Wednesday, May 2, 2007

Tax Abatement Debate

The PG covers the city council tax abatement debate.

Pittsburgh City Council held a public hearing yesterday on the merits of a property tax abatement plan that Mayor Luke Ravenstahl proposes to offer housing developers over 10 years Downtown and in 20 other neighborhoods.

Numerous representatives of the 21 neighborhoods and developers lauded the proposal while advocates of excluded neighborhoods took umbrage. Councilman Jim Motznik said his whole South Hills council district was excluded "and needs a shot in the arm."

Others questioned the criteria that included neighborhoods that have some momentum over those with none. Josette Fitzgibbons, a principal planner for the city, said two criteria were used. One was neighborhood ranking based on a vitality index of 11 indicators, a system that resulted from a year of neighborhood analysis. The other was sluggish property investment.

Council's next move will be to schedule a preliminary vote on the matter.
So, the 'vitality index' does seem to indicate a fair and systematic approach in offering abatements to neighborhoods. I did not attend, nor did I watch (I don't have Comcast! rrrrrgh - shouldn't these be taped and posted online?), the council debate the mayor's plan so I can't put these critiques in context of the entire debate.

While the 'vitality index' seems reasonable, there is no indication that it is a validated approach to successful tax abatement. 'Successful', or the targeted goal of this tax abatement attempt, is centrally defined by an increase in investment in residences within the city and, therefore in 10 years, an increase in city revenues generated from property taxes. I'm missing the indication that a 'vitality index' accomplishes this goal. Peduto's plan specifically targeted downtown and neighborhoods that have a high likelihood of accomplishing that goal, build on strengths that already exist in those areas within the city, and decided upon by an 18-member team including real estate experts along with other stakeholders affected by tax abatements.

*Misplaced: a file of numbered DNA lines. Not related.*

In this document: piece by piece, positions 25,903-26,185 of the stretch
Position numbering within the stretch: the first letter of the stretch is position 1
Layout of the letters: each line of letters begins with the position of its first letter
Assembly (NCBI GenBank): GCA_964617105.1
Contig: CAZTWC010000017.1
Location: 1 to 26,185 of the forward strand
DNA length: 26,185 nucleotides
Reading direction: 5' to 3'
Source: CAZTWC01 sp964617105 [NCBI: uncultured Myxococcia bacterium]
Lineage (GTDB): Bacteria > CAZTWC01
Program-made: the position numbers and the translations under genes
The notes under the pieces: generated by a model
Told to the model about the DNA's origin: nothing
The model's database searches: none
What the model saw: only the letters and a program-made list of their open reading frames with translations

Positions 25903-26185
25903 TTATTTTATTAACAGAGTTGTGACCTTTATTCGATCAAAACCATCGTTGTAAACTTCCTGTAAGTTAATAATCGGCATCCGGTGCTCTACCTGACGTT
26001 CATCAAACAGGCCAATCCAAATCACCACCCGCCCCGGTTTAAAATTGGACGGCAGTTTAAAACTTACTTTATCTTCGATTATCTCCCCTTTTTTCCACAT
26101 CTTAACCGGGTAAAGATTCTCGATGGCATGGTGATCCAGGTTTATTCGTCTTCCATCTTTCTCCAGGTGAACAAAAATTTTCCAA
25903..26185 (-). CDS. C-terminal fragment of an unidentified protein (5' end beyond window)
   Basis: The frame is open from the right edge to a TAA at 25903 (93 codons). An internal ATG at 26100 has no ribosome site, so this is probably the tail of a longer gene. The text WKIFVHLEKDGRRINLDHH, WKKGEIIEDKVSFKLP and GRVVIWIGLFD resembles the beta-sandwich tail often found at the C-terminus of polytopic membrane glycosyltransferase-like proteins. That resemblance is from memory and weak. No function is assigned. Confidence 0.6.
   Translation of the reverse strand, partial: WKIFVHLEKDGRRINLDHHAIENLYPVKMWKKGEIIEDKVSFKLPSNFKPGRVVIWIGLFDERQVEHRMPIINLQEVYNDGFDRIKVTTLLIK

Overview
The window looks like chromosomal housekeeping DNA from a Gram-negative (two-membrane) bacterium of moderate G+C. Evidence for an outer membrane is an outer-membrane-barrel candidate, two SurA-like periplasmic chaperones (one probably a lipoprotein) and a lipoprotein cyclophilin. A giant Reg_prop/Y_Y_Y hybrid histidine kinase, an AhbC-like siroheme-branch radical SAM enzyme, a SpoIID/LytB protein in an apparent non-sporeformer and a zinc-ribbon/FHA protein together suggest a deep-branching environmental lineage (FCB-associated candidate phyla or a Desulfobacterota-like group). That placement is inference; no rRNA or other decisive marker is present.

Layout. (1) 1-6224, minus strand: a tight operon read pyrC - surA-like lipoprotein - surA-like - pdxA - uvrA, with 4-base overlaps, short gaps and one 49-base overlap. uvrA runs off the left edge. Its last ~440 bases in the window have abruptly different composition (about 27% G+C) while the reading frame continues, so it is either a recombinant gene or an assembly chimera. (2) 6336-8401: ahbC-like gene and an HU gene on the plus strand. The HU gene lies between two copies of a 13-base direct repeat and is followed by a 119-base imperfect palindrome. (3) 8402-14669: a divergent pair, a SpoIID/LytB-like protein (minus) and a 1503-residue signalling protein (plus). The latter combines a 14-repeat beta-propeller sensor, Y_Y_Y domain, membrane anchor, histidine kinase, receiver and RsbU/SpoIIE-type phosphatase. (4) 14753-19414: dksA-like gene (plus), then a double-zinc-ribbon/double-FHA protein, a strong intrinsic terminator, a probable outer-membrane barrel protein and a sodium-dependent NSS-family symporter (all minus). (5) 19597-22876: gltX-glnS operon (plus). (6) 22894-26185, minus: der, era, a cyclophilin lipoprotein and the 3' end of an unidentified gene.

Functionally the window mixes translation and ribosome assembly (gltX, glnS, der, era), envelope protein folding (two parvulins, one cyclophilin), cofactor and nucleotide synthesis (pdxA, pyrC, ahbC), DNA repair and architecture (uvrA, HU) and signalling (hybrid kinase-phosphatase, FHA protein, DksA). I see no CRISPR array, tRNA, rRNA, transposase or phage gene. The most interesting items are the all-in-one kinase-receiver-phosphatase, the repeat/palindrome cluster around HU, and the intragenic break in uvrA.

The fact that Motznik raised some concerns with the proposal raises a red flag for me. By providing some resistance he accomplishes two things. First, he shows his constituency that he is arguing on their behalf (which may or may not be the case). Secondly, he seems to be giving some resistance to Ravenstahl's plan and displaying distance from Ravenstahl (which we know isn't really the case) while giving the plan legitimacy in the sense that MLR's yaysayers aren't just going along with it. Sort of like "creating a challenge" that MLR must struggle to push through council. Motznik did this before (for the emergency preparedness plan) feigning rough and tough headbutting with the administration but really just acting to give an air of legitimacy in an otherwise yaysaying pro-Luke council.